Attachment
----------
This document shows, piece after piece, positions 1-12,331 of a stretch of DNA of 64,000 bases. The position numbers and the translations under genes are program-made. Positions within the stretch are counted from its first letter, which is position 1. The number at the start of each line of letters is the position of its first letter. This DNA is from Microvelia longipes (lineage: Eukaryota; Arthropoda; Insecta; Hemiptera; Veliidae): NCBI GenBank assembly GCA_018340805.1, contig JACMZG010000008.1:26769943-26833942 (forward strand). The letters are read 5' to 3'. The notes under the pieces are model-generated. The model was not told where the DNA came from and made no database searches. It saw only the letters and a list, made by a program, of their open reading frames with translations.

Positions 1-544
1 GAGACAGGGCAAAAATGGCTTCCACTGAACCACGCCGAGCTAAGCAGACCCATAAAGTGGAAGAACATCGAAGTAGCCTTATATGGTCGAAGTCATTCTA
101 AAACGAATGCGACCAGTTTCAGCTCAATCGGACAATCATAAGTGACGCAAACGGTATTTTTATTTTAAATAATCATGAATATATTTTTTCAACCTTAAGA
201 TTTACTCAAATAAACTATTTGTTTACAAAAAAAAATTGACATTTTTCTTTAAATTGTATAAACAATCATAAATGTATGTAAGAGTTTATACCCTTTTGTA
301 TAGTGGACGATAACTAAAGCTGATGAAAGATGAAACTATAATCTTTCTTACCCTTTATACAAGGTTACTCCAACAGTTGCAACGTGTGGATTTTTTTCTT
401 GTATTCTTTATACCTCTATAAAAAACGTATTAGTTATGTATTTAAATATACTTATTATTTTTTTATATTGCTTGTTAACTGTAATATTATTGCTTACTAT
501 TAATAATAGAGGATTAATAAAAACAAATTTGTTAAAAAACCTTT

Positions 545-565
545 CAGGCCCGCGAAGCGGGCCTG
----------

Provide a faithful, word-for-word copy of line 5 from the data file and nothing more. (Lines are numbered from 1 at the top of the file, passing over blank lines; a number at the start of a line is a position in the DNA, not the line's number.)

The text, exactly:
201 TTTACTCAAATAAACTATTTGTTTACAAAAAAAAATTGACATTTTTCTTTAAATTGTATAAACAATCATAAATGTATGTAAGAGTTTATACCCTTTTGTA